Cal Poly announced late Tuesday afternoon that winter quarter classes will start Wednesday after a two-day delay caused by the rainstorm and its damage.

“Many Cal Poly employees, including our custodial, trade shop, housing, dining, public safety and other teams, worked diligently over the past two days to respond to reports of flooding or damage across campus, and we are grateful for their commitment to the safety and well-being of the Cal Poly community,” Public Safety Executive Director Anthony J. Knight wrote in a campus-wide email.

According to a National Weather Service report, the city received 4.14 inches of rain as of Tuesday and is expecting 0.15 inches of more rain in the next 24 hours. 

According to the university email, students who cannot attend class for storm-related issues should communicate with their instructors. The university discouraged instructors from dropping students who are unable to attend class. The add-drop deadline for courses was extended due to the storm, and updated information on the deadlines will be sent out later by the Office of the Registrar.

San Luis Obispo’s shelter in place order, along with flood and wind advisories, all concluded Tuesday morning as Monday’s rainstorm winds down.

Additionally, SLO Transit buses are operating with limited service. Routes 1A, 3A and 4A are still operating, “avoiding flood points due to storm debris and road closures,” according to a city news release.

Cal Poly campus closures

Monday at noon, students and faculty received an emergency notice from Cal Poly regarding the storm impacts on campus facilities. According to the notice, there was concern that Shepard Reservoir was going to breach and impact the agriculture facilities including, “Cal Poly Creamery, bounding Mt. Bishop Rd. between Stenner Creek Rd. and Highland Dr., especially those living north of Parker Ranch.”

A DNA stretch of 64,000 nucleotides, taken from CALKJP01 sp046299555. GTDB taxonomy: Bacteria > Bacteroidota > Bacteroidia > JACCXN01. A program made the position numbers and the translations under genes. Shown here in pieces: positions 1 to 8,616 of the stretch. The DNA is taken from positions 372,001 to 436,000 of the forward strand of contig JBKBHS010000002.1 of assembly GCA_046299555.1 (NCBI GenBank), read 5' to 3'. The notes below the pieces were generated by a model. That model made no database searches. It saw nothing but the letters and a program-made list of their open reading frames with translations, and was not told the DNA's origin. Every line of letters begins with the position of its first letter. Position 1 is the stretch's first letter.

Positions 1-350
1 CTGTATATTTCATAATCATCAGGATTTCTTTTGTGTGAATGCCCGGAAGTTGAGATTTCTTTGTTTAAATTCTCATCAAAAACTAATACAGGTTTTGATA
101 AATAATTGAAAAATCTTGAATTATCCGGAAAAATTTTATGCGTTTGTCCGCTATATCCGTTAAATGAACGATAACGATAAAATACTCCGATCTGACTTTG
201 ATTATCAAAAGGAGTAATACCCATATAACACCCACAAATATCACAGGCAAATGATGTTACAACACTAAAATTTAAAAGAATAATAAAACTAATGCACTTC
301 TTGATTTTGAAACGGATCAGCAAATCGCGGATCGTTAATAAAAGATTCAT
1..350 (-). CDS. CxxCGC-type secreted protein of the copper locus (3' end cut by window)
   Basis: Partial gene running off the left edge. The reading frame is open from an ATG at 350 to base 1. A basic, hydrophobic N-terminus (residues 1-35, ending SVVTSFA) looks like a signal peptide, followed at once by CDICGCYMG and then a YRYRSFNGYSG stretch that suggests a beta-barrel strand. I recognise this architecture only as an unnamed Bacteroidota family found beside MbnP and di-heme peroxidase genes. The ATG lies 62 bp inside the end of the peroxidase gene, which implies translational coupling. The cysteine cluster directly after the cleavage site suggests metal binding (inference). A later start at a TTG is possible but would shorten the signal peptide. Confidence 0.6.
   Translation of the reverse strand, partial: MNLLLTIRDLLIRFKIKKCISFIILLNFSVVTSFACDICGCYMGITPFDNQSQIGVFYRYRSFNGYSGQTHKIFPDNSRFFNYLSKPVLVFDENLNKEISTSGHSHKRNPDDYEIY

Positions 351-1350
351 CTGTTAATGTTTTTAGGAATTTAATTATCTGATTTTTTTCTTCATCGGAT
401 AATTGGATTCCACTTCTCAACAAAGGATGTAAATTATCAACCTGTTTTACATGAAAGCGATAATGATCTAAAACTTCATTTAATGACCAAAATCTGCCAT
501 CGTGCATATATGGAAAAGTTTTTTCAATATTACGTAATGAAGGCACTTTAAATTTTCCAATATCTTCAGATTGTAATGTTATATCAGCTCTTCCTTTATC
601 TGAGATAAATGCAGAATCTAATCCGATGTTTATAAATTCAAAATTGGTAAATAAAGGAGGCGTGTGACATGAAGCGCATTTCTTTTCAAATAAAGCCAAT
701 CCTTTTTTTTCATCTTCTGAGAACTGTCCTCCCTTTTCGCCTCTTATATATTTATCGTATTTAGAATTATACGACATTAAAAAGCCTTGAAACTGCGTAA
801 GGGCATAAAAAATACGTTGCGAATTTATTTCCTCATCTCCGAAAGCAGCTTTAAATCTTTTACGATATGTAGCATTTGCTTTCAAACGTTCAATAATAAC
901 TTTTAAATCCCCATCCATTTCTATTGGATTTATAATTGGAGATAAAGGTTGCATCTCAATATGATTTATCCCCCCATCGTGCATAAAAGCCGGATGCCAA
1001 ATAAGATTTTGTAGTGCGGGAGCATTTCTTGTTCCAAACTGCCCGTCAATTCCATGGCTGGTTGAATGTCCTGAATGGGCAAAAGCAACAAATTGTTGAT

The notice asked faculty and staff to evacuate these areas, adding that the university would be evacuating animals as well.

As of Monday, Cal Poly spokesperson Matt Lazier confirmed a partial breach of the reservoir.

“Shepard’s Reservoir reached maximum capacity yesterday due to inflow from surrounding water runoff,” Lazier told Mustang News, adding that the partial breach impacted the upper Sports Complex, surrounding soccer fields and nearby roadways as the water flowed into surrounding creeks.

Cal Poly’s response to the extreme weather mainly focused on keeping essential functions open for students to utilize. Due to the influx in rain in the past 24 hours, Cal Poly canceled classes for a second day and put stricter guidelines on prior open functions. 

Cal Poly Health & Wellbeing shared on their Instagram that they would keep limited in person services open, including first aid and urgent care as well as the Food Pantry. PULSE, Safer and counseling services are available virtually. 

Additionally, ASI shared altered hours and closures for the Recreation Center, Orfalea Family and ASI Children’s Center, University Union and sports facilities such as the Sports Complex, Doerr Family Field and Poly Escapes Climbing Park and Rental Center.

Campus facilities will reopen on Wednesday — but the Sports Complex remains closed due to the road conditions.

Flood water health concerns 

Amidst the shelter in place order and class cancelations, many students posted their own versions of rainy day activities on the Cal Poly 2026 shared Snapchat college story. Students have been finding “dangerous” ways to pass time on campus, according to the shared story. Around 3 p.m., some students posted a video of a group of individuals sledding down a downhill water stream with the caption, “When life gives you floods.”

Other students have gathered in swimwear to surf, boogie board and kayak in flooded parts of the city. San Luis Obispo has addressed this concern of coming in contact with rain water in a health and safety notice.

According to the notice, health officials are telling residents to avoid driving into flood water and going into flood water, ocean water, lakes and creeks. 

“From a health perspective, it is also important to know that flood waters can contain contaminants that increase the risk of illnesses such as rashes, fever, chills, ear infections, vomiting, and diarrhea,” SLO County Health Officer Dr. Penny Borenstein said in the notice. “Even when flooding starts to recede, it’s important to avoid contact with flood water, ocean water, creeks and lakes for several days after a storm.” 

In the notice, the phenomenon Borenstein discusses is called rainstorm runoff; a type of runoff that collects “disease-causing organism such as bacteria, viruses and protozoa from the watershed and urban areas to the ocean.” It is urgent and vital to residents’ health and wellbeing to stay protected from the floods as well as the hazardous flood water itself.